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Gov. Tony Evers’ People’s Maps Commission released draft maps for new Assembly, Senate and U.S. House districts on Thursday evening, in a Zoom presentation showcasing a year of work gathering public input and drafting what commissioners touted as fair, nonpartisan maps created through a transparent, participatory process.
“The rest of the commission and I have all worked very tirelessly combing through submissions,” said commission chair Dr. Christopher Ford, an emergency physician in Milwaukee. Over the last year, the commission held hearings throughout the state on how redistricting affects people’s lives and launched a process in which community members were invited to draw their own district maps.
The commission presented three draft plans for redrawing Congressional and legislative districts in the state. Ford noted that the maps are not final, and will continue to change based on public input, which people are invited to submit on the commission’s website.
The window for comment on the proposed maps will close Oct. 7
Each state must draw new legislative districts every ten years after the census. The discussion of new maps in Wisconsin has been particularly fraught. The Republican majority in the Legislature, which has benefitted from a heavily gerrymandered map, passed a resolution declaring its intention to retain the old, gerrymandered districts, even as voting rights groups went to federal court with a lawsuit claiming the current maps violate citizens’ voting rights. Republicans have petitioned the conservative majority on the state Supreme Court to draw new maps if the Republican Legislature and Democratic governor cannot agree through the normal process, in which the Legislature draws the new map and the governor must veto or sign it. Voting rights groups, also anticipating a stalemate, have asked a three-judge panel in federal circuit court to agree to draw new maps in a separate case.
Meanwhile, the People’s Maps Commission has continued its work gathering public input and, on Thursday, presented the results.
Each commissioner gave a short statement before the presentation of the maps. Anne Marie McClellan, a commissioner from Wisconsin’s 3rd Congressional District who lives in Menominee, said of the process, “We listened to the redistricting experts, we followed the redistricting laws. We listened to the public who told us to create compact districts that avoid splitting counties and municipalities and communities of interest. And we heard criticisms of the current district plans.”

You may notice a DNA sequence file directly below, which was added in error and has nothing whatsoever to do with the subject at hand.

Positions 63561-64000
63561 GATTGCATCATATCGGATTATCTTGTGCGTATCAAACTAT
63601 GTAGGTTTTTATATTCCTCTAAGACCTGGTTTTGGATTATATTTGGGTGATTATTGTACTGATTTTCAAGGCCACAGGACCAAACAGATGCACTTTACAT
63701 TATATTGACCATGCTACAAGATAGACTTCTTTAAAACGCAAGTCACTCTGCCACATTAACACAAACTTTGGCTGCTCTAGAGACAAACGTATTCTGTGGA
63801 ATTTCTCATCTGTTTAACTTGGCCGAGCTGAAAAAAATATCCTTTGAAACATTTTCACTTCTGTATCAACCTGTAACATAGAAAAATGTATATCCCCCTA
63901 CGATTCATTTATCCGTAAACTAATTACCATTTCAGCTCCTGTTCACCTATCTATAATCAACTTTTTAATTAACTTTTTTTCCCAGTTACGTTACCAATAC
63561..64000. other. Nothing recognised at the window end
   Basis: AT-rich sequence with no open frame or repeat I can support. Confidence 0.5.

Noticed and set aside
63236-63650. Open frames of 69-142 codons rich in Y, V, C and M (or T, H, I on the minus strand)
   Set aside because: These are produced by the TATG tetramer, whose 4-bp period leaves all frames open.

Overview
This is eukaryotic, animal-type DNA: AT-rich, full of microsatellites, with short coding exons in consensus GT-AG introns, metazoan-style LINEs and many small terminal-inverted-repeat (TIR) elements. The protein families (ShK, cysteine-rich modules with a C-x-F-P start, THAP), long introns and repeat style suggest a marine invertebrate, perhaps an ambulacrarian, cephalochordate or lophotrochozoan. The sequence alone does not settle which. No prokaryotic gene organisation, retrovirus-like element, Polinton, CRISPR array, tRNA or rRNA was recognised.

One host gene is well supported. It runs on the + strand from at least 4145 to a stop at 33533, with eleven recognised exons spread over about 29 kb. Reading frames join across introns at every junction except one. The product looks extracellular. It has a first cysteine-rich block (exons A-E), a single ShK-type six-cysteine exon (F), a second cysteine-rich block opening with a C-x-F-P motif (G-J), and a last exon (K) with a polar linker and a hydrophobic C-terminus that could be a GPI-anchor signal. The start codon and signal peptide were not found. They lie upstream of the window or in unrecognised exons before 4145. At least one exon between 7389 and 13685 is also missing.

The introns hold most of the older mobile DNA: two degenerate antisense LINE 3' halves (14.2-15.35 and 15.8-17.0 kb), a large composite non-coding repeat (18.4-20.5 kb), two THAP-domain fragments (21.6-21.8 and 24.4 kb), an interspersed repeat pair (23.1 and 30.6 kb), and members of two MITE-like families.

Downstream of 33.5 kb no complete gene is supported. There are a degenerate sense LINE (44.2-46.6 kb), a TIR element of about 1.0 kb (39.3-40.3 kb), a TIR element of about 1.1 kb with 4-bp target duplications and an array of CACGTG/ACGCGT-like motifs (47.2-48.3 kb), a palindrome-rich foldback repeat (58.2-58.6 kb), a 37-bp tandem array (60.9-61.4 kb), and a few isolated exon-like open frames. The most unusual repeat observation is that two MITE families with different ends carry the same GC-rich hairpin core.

The commission used all of that information to create mapping criteria, she added, “to establish district maps that we feel are free of partisan bias and reflect the public’s concerns that we heard.”
Moon Duchin, a math professor at Tufts University in Massachusetts, who runs the MGGG Redistricting Lab at Tufts’ Tisch College, provided data support to turn the commission’s criteria into concrete, physical maps, which she presented in a PowerPoint presentation Thursday. Duchin showed slides that presented historic voting patterns juxtaposed with election results that highlighted the Republican advantage under the current maps.
Over 14 elections during the last 10 year cycle Republicans got 49.59% of the vote in the aggregate. An ideally proportional voting map would also “get close to that 49.59 mark,” Duchin said, since “each party’s share of the votes should be about equal to its share of the seats.”
Yet, the election data in Assembly races that Duchin presented showed that the current voting map typically gave a 10- to 15-seat advantage to Republicans over the last decade.
Crunching the data for the commission’s three Assembly maps, applying them retroactively to the same historical elections, Duchin showed a line graph that demonstrated that the results rose and fell as voting patterns rose and fell, giving them a property she called “responsiveness”
“So instead of having a kind of consistent advantage for either side, they go up and down,” she said. “They switch sides more often. I’m giving you a delegation in the Assembly that would change control from one party to the other over time.”
All of the draft maps lean slightly towards Republicans, Duchin said, explaining that this is due to the political geography of the state. “Districts tend to confer a geographic advantage to Republicans, who at this time in U.S. history are more spread out across rural areas while Democrats are a bit more concentrated.”
Data and draft maps are all available on the People’s Map Commission website. Thursdays’ presentation is available on YouTube.
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